It can also affect the placing of ads, as the focus shifts to increasing the enjoyment of consumption as well as increasing the initial trial or purchasing of a product. For instance FMCG ads often target ‘housewives with kids’ before they go shopping for a product, but could also target the family before they consume the product, so that their enjoyment is increased and they tell ‘mother’ to buy more. In this way branded ads could, for instance, support price promotions, and help accrue a long-term benefit out of a short term price reduction cost.

Another example, beyond FMCG, is car ads, where the campaign could not only incrementally increase the number of people who test drive a branded car, but also improve the purchase rate of everyone who tests drives the branded car, by priming them, and thus improving the subjective experience.

Finally it is interesting to note that in an environmentally conscious world, advertising could be an efficient means by which we improve an individual’s experiences without expending greater resources. If we can objectively and subjectively improve an individual’s experience of a product or service without having to incur any extra production cost for that product or service (by priming a consumer’s experience), then we have a cheap and effective means by which consumers’ utility can be increased, without the need for them to actually consume more.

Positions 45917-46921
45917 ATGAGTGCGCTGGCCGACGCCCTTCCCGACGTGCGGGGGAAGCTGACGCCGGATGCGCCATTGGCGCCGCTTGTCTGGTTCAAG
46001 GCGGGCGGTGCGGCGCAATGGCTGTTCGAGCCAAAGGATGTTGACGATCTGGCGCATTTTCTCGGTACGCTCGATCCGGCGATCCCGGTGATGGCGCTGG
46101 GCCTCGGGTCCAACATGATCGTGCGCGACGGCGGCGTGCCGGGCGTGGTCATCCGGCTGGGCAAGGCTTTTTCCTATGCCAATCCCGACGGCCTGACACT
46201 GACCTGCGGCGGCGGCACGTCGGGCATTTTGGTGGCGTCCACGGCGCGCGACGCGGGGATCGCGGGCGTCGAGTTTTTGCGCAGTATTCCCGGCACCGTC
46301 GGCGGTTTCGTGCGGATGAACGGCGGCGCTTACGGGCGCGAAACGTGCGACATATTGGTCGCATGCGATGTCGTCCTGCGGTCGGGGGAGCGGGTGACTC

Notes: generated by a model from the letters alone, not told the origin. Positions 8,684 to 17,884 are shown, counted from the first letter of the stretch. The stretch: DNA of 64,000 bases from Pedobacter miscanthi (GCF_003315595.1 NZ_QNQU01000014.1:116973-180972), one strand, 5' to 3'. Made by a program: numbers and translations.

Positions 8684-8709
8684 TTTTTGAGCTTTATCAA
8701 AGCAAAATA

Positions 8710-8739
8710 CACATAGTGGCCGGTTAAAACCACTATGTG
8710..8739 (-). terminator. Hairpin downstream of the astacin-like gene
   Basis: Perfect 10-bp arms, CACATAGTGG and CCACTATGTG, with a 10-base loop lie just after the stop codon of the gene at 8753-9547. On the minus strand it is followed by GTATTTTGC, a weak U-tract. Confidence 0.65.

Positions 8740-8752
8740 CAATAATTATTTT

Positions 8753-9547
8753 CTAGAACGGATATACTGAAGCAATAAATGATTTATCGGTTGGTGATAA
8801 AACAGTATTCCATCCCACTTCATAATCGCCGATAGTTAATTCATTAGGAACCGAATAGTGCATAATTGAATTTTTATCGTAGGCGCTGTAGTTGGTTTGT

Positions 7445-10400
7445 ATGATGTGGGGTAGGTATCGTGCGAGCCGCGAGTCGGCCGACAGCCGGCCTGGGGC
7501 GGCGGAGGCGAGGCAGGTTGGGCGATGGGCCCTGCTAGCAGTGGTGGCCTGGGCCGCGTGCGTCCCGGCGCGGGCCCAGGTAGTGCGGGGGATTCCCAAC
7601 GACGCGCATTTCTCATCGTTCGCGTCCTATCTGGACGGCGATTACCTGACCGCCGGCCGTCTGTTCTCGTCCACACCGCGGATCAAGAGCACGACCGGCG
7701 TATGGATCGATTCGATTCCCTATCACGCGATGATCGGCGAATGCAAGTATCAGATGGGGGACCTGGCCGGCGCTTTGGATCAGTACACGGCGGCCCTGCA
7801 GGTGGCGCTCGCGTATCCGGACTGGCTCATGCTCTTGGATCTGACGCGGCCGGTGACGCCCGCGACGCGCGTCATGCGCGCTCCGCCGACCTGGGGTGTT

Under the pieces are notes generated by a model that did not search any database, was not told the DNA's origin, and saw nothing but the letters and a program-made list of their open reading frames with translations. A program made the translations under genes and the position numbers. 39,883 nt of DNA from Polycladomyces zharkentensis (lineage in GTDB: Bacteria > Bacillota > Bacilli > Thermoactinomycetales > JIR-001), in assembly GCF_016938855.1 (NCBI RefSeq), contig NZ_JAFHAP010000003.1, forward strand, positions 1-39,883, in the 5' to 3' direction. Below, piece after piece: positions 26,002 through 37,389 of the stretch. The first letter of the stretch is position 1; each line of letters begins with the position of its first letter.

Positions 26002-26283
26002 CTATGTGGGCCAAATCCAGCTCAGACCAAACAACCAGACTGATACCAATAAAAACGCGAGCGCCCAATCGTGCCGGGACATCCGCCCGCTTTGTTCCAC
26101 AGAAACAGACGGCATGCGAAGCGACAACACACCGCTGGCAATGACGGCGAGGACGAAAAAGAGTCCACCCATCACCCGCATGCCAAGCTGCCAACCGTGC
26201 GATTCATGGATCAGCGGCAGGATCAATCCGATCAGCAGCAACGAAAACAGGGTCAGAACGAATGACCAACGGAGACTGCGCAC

Don’t Take Our Word For It, Call And Ask Our Customers

852 customers of the Finnish insurance company If have volunteered to be phoned up by potential customers.

A Scandinavian insurance company has taken customer testimonials to the next level: in an attempt to get would-be insurance buyers to trust that the company deals with claims  quickly and fairly, the Finnish insurance company If has recruited 852 existing customers to be its ambassadors. They have volunteered to be contacted by potential customers to have a chat about how the process of making a claim was, and how happy they’ve been with the service.

The company used full-page ads in leading newspapers to direct potential customers to a dedicated microsite where they can find the phone numbers of the volunteers. The customers can be contacted between 9am and 8pm – at other times, their contact details can’t be accessed.  The website also features home-made web cam videos of customers recounting stories of the accidents and injuries that happened to them, and what If did to help fix the problems as soon as possible.

A great example of a brand ‘getting real’ and putting customers at the heart of their campaign.

Coffee: the irrational behaviour that defies austerity